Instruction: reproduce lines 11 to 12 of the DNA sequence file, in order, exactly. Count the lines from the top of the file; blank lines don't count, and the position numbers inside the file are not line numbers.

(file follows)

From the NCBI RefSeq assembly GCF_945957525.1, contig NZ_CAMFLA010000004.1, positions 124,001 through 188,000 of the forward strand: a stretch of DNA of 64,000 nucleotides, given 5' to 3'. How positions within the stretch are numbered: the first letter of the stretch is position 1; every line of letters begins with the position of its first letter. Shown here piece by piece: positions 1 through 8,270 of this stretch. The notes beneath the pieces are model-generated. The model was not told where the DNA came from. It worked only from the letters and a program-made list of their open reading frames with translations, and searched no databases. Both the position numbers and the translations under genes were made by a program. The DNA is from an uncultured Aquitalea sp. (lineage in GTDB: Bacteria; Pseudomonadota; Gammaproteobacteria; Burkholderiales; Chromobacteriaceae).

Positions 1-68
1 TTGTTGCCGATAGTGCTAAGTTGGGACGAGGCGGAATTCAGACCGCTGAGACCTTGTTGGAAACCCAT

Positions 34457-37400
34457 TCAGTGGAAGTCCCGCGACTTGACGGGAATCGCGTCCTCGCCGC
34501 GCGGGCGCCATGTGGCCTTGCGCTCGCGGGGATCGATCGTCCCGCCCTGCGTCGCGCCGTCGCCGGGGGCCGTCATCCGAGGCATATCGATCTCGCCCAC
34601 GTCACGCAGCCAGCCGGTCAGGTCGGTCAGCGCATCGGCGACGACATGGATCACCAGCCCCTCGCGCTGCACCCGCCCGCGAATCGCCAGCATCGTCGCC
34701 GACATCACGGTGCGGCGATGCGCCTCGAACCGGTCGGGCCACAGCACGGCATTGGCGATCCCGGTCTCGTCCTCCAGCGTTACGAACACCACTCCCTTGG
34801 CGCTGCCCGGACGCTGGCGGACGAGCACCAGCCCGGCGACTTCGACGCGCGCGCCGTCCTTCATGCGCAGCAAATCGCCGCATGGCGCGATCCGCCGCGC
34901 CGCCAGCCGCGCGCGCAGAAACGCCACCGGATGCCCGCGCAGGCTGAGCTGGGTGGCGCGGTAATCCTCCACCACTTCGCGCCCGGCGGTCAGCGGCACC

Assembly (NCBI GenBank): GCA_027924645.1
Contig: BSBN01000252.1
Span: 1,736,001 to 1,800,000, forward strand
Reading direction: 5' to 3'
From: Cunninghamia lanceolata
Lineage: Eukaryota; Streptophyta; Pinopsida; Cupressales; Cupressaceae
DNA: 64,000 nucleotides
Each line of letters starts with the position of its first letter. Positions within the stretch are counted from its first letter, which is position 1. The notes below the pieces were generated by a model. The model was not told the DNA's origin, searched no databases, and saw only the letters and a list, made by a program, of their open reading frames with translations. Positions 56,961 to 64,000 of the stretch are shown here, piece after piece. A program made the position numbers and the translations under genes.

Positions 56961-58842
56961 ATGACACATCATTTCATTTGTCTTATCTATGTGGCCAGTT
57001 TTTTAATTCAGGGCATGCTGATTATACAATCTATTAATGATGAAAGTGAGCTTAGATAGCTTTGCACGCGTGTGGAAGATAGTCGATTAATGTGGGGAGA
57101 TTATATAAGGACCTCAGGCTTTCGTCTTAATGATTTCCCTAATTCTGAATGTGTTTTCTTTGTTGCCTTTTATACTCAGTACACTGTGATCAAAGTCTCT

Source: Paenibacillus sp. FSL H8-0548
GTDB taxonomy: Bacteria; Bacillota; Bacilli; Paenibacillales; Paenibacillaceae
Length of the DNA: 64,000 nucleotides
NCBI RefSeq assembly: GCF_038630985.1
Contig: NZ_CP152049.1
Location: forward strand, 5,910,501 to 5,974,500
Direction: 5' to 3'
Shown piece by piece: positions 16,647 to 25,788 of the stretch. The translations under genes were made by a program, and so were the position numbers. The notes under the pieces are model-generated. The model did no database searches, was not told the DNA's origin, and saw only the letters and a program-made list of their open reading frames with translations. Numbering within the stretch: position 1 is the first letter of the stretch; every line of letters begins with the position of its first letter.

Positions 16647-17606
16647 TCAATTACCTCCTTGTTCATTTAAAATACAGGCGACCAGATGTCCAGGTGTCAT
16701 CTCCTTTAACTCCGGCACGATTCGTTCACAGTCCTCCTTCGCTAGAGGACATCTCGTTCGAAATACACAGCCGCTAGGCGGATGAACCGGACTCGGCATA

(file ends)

Assembly (NCBI GenBank): GCA_027924645.1
Contig: BSBN01000252.1